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Answering Behavioural Questions
Interviewers tend to focus more on general, open-ended questions rather than questions regarding your résumé and accomplishments. These questions have no right or wrong answer; you are presented with a real-life situation, and the interviewer evaluates you based on your response.
The most common type of behavioural question is the interviewer asking you to explain how you handled a certain situation, event or problem in the past. Your answer will demonstrate how you will perform in day-to-day situations at work. It can be difficult to prepare for behavioural questions in advance because there are so many possibilities, but there are a few things you can do to help yourself prepare.
Start by analyzing your past performances; review your previous jobs and consider the skills and tactics you utilized. Did your approach lead to a successful outcome? Why or why not? Evaluate how these experiences can help the company and prepare examples.
Always make sure that you are honest in your answers to behavioural questions. Present your past experiences in a way that emphasizes your strengths, but don’t add untrue embellishments; employers want to see you for who you really are.
Detail, Understanding and Depth
You will be asked questions that require you to go into detail. These questions will test your understanding of a particular situation, and the interviewer will look for depth in your answer. For example, when you are discussing a specific event or project, he or she might ask another question, such as “What were you thinking when that happened?” or “Can you go into more detail about how you handled that incident and why you chose to handle it the way you did?”
It is unlikely that you will have prepared for this type of question in advance. So what should you do? Simple: just be honest. Remember to go into detail; your enthusiasm will reflect your passion for your work and show your confidence in your decisions.
Collect Your Thoughts
Before you answer any question, take a minute to think about your answer. Consider which events or situations you want to discuss, and think about the key strengths you want to highlight. Your answer should be to the point and focused on the question asked. Avoid giving unrelated details; the facts are what the interviewer is interested in.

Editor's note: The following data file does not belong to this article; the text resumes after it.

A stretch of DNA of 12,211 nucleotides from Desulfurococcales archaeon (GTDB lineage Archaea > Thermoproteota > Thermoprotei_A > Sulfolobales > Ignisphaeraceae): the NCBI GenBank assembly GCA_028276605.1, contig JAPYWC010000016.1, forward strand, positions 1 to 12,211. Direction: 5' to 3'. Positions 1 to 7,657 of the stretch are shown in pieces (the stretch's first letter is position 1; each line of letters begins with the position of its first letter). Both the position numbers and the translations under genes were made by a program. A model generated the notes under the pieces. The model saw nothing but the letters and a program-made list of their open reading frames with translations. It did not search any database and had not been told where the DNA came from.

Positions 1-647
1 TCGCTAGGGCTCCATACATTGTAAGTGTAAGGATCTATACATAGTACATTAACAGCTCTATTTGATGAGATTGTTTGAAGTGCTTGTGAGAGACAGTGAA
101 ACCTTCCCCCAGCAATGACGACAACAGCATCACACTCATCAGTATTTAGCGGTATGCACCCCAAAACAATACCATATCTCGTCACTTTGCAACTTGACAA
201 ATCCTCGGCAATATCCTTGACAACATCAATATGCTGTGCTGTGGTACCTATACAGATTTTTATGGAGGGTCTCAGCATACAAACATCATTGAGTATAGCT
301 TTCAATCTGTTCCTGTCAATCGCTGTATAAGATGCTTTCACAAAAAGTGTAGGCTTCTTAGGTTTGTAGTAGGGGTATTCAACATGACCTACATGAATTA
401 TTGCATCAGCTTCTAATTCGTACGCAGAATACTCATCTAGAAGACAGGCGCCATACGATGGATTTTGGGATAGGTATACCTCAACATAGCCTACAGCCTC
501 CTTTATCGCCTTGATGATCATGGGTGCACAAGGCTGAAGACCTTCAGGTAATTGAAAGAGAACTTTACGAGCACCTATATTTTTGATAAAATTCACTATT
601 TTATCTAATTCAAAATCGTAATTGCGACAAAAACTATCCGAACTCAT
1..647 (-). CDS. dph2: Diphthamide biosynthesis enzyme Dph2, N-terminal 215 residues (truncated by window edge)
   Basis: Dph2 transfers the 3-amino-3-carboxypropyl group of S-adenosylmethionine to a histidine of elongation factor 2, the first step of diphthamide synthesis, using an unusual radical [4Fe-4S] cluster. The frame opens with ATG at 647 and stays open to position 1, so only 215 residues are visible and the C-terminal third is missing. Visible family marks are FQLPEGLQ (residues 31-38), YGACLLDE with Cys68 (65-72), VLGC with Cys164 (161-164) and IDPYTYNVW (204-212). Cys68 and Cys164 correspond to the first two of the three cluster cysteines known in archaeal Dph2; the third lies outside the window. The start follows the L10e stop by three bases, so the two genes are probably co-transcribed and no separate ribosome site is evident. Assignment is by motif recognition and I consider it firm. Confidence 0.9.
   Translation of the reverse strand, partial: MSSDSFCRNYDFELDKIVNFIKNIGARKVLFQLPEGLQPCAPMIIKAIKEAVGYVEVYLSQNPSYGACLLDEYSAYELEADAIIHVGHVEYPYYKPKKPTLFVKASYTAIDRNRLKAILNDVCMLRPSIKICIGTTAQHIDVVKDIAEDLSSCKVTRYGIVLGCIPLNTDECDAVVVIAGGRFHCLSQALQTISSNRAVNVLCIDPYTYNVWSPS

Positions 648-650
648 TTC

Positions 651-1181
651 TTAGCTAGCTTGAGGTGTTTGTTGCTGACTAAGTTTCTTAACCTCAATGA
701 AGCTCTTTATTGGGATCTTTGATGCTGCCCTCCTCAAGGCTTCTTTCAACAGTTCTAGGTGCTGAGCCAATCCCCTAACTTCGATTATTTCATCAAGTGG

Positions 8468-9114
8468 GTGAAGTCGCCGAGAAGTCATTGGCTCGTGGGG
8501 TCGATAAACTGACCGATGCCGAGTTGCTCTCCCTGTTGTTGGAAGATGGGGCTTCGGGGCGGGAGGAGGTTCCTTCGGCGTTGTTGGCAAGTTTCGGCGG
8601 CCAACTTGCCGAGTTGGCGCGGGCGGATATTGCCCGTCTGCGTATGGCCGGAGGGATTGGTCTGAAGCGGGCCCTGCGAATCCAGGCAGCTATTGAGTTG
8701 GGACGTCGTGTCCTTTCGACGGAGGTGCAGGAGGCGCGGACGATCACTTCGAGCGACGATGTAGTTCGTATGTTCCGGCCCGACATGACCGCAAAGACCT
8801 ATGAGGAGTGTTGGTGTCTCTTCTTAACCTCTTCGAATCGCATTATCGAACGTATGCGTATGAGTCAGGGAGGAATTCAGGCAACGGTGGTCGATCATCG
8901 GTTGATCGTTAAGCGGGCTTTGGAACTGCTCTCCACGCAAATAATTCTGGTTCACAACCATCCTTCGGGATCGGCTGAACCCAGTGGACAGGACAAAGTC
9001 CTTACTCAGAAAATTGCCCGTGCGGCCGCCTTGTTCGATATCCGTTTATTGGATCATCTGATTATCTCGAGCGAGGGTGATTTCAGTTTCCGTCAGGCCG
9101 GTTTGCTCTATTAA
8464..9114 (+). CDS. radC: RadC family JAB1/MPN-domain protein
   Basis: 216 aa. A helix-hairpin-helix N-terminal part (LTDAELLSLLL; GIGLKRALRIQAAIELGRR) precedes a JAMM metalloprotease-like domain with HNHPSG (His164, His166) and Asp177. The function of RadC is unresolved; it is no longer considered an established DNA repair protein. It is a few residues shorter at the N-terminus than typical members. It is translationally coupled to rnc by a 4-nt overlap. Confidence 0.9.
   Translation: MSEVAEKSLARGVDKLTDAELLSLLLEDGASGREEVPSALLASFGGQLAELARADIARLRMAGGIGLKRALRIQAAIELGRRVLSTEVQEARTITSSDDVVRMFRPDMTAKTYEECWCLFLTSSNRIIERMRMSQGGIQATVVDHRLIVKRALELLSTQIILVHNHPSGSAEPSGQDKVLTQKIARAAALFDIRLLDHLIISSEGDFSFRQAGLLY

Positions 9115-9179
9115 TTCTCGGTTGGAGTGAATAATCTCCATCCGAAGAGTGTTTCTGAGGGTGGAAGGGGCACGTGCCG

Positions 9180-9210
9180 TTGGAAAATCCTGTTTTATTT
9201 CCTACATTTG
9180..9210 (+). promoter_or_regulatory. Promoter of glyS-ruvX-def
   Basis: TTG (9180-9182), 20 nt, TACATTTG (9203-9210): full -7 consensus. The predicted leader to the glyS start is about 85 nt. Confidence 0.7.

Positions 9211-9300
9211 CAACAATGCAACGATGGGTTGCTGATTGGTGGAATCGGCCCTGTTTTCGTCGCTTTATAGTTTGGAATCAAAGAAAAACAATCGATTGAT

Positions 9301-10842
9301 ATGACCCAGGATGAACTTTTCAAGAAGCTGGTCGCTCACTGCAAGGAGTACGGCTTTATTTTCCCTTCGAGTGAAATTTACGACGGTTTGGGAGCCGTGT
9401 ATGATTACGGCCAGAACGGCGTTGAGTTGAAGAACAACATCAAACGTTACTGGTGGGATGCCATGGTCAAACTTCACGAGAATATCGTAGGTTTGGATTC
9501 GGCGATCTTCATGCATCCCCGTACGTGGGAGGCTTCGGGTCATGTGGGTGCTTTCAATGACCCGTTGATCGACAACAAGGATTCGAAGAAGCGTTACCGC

Goal of Behavioural Questions
The goal of behavioural questions is not to see if you can answer a question correctly; the interviewer wants to evaluate how you react to certain situations in order to see if you are the right fit for the job. Being honest and straightforward is essential. Stay confident, collect your thoughts and answer the question as best you can.
Below are some common interview questions you can prepare a response for ahead of time:
- Why do you think we should hire you?
- Why are you the best fit for the job?
- Why do you want this job?
Even if interviewers do not ask these specific questions, they will likely ask something similar. Prepare a few general answers that highlight the skills and experience you would bring to the company. Other common questions you can prepare for include:
- What are your strengths?
- What are your weaknesses?
- Where do you see yourself in five years?
- What are your long-term goals?
- How would you handle stress on the job?
- Tell me a little bit about yourself.
Almost every interviewer will ask a few of these questions, so make sure to prepare a quality response to each one. Following these strategies in your next interview will help you succeed!
If you need help preparing for your next interview, or if you are interested in upgrading your technical skills to better market yourself for employment in the IT field, please feel free to contact us. We provide intense Microsoft, Citrix, VMware, Cisco, Linux and Red Hat courses. We are located in Mississauga near Toronto, Milton, Hamilton, Oakville and Brampton and offer courses to students looking to change their careers or improve their professional skills.